The Safeguards of the Fifth Amendment

But is “reasonable suspicion” sufficient to safeguard one’s data? Consider that in Cotterman, the Ninth Circuit required a showing of reasonable suspicion and determined it had existed, relying primarily on (1) the defendant’s prior conviction, (2) the defendant’s frequent trips across the border, and (3) the existence of password-protected files on the defendant’s computer. Thus, the court was fairly deferential in its determination of reasonable suspicion, noting that the existence of encrypted files, when used in conjunction with “other indicia of criminal activity,” can be used to find suspicion. 709 F.3d at 969. So even if courts do adopt the “reasonable suspicion” standard, we can expect similar deference in other cases, especially where they concern efforts to stop serious crimes.

Encryption, however, does bring with it other protections. The Fifth Amendment provides protection against self-incrimination. When the government is unable to decrypt files on its own, courts have gone both ways on mandatory key disclosure—that is, whether the government can force someone to decrypt his files. The Eleventh Circuit, for example, has found that unless the government can show knowledge of the specific files it seeks, compelling a defendant to decrypt the files is tantamount to forced self-incrimination. But courts elsewhere have ordered defendants to decrypt their files or be held in contempt of court, even where there is no specific knowledge of specific content. The Eleventh Circuit's interpretation is more consistent with prior Fifth Amendment precedent. But this issue gets even murkier when considering various methods of encryption. What if the data-holder has arranged it such that he has no actual knowledge of the decryption key, which is left in the hands of someone in the United States? Or consider the proposed password pill, an authentication pill being developed by Motorola that transmits an 18-bit signal that could be used to unlock one’s devices. Could a court require a defendant to take a pill for the purpose of decrypting his files? On one hand, it seems like such encryption would offer less Fifth Amendment protection, as one is not giving up the contents of one’s mind. Nonetheless, where the Fourth Amendment falls short, advanced encryption techniques—in conjunction with the Fifth Amendment—would appear to safeguard one’s data at the border.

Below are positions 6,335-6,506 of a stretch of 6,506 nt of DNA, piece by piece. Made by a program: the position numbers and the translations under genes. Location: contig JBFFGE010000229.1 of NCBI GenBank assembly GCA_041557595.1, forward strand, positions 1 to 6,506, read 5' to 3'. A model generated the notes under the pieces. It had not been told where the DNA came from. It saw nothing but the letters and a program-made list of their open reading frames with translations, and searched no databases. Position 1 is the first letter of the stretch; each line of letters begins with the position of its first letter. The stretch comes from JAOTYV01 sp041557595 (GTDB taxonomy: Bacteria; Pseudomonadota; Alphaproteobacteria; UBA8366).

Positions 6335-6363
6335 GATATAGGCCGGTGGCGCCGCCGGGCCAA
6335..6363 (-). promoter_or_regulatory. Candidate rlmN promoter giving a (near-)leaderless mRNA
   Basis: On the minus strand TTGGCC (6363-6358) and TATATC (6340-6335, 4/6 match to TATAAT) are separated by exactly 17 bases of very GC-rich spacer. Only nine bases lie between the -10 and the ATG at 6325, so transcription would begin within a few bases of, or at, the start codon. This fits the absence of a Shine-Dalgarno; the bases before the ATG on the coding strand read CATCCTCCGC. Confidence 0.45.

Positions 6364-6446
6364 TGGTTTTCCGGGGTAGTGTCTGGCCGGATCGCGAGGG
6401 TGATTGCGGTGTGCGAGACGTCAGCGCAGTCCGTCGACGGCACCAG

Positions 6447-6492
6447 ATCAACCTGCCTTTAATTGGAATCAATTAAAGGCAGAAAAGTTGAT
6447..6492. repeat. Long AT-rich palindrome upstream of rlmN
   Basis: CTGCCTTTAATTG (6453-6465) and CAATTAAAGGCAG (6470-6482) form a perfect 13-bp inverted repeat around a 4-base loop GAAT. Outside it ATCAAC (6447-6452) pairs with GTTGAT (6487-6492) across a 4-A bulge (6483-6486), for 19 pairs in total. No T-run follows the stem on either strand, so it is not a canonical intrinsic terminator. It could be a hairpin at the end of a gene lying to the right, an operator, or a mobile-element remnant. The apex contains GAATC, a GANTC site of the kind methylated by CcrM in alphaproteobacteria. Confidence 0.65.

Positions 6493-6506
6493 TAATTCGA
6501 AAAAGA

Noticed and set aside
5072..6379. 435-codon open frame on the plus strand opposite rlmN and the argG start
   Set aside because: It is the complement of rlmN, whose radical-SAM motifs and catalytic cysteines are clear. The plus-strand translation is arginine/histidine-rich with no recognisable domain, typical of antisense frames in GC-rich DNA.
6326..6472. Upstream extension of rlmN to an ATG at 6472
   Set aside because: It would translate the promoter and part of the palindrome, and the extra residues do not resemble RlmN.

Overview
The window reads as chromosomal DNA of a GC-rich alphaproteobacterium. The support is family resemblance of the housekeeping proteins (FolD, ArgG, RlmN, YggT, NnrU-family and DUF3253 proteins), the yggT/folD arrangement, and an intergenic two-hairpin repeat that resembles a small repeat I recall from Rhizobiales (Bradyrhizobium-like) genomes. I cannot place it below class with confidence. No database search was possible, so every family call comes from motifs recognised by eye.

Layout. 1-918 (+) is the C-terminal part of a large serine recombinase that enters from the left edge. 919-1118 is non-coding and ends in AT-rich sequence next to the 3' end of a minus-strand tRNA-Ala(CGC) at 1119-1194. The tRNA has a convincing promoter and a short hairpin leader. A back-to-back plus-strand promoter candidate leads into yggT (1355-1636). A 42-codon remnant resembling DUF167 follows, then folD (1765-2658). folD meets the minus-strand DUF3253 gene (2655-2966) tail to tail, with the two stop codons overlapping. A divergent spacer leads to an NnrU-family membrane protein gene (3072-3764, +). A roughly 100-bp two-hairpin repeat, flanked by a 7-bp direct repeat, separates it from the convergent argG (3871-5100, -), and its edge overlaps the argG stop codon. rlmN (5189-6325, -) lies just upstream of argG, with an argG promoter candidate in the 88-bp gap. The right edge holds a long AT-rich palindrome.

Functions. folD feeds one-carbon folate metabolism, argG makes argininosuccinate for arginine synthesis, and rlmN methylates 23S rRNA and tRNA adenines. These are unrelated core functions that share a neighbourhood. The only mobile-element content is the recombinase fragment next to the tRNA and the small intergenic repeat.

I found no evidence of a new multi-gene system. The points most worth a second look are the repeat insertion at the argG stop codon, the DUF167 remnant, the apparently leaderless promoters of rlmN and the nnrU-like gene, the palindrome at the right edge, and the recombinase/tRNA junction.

Is this "would appear" to be a descriptive statement about the discoverable state of law? If so, I missed where the cases were discussed that showed this apparition. If this is a statement of legal speculation, as I believe, does it square with any observed phenomena? What will courts think of seizing a terabyte in data image order to decide later, if more than reasonable suspicion develops, that it would be a good idea not to throw it out after 24 hours, or 30 days, or whatever? It is feasible to ask, in other words, whether if govt detained a small percentage of devices at the border long enough to suck up an image of the data contained (from seconds to hours, depending) in order to have it available for searching if, at a subsequent time, they developed a reason to seek a warrant, that would violate the Fourth Amendment or any other statutory or constitutional rule. If yes, why, given that they can certainly do this with a crate of eggs? If no, what difference does all this other bullshit really make?

On encryption, I think you are still asking yourself an old question: whether I can be compelled, without offending the Fifth Amendment, to decrypt my hard drive at the border. Once again, the question seems to me harder than it is non-obsolete. When I actually cross a border I am concerned about, whether the US, Chinese or other, no secret policeman on earth can compel me to decrypt the hard drive, because I am literally unable to do so. I could, thirty minutes earlier, on the plane; I will be able to again, after I have crossed the border, with assistance. But on the border, do what they will, I cannot. How do I technically achieve this outcome? Once you have thought that problem through, and have invented the answer which is simple daily familiarity to me, what is the rest of that old bullshit really worth, either?

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r6 - 26 Jun 2015 - 19:46:09 - MarkDrake